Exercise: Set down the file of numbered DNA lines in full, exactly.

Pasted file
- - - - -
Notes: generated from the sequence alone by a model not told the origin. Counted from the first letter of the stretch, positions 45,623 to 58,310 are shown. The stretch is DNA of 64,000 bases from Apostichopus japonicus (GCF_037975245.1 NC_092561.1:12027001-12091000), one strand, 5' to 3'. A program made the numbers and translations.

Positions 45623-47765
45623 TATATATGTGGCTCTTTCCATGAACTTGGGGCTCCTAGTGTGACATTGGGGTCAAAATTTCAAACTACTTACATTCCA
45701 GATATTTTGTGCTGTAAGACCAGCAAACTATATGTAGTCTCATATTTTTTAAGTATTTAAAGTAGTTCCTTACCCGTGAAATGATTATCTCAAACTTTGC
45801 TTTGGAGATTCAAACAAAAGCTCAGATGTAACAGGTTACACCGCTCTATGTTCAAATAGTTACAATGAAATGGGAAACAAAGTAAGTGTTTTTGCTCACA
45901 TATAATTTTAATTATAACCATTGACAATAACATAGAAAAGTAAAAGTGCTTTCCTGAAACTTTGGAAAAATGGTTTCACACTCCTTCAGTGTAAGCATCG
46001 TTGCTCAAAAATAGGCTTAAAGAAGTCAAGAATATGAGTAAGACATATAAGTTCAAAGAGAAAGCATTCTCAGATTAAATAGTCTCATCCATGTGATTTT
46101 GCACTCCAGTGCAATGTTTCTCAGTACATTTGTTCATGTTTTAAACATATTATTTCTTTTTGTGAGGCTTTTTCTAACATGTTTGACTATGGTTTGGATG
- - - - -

Notes: generated from the sequence alone by a model not told the origin. Counted from the first letter of the stretch, positions 45,623 to 58,310 are shown. The stretch is DNA of 64,000 bases from Apostichopus japonicus (GCF_037975245.1 NC_092561.1:12027001-12091000), one strand, 5' to 3'. A program made the numbers and translations.

Positions 45623-47765
45623 TATATATGTGGCTCTTTCCATGAACTTGGGGCTCCTAGTGTGACATTGGGGTCAAAATTTCAAACTACTTACATTCCA
45701 GATATTTTGTGCTGTAAGACCAGCAAACTATATGTAGTCTCATATTTTTTAAGTATTTAAAGTAGTTCCTTACCCGTGAAATGATTATCTCAAACTTTGC
45801 TTTGGAGATTCAAACAAAAGCTCAGATGTAACAGGTTACACCGCTCTATGTTCAAATAGTTACAATGAAATGGGAAACAAAGTAAGTGTTTTTGCTCACA
45901 TATAATTTTAATTATAACCATTGACAATAACATAGAAAAGTAAAAGTGCTTTCCTGAAACTTTGGAAAAATGGTTTCACACTCCTTCAGTGTAAGCATCG
46001 TTGCTCAAAAATAGGCTTAAAGAAGTCAAGAATATGAGTAAGACATATAAGTTCAAAGAGAAAGCATTCTCAGATTAAATAGTCTCATCCATGTGATTTT
46101 GCACTCCAGTGCAATGTTTCTCAGTACATTTGTTCATGTTTTAAACATATTATTTCTTTTTGTGAGGCTTTTTCTAACATGTTTGACTATGGTTTGGATG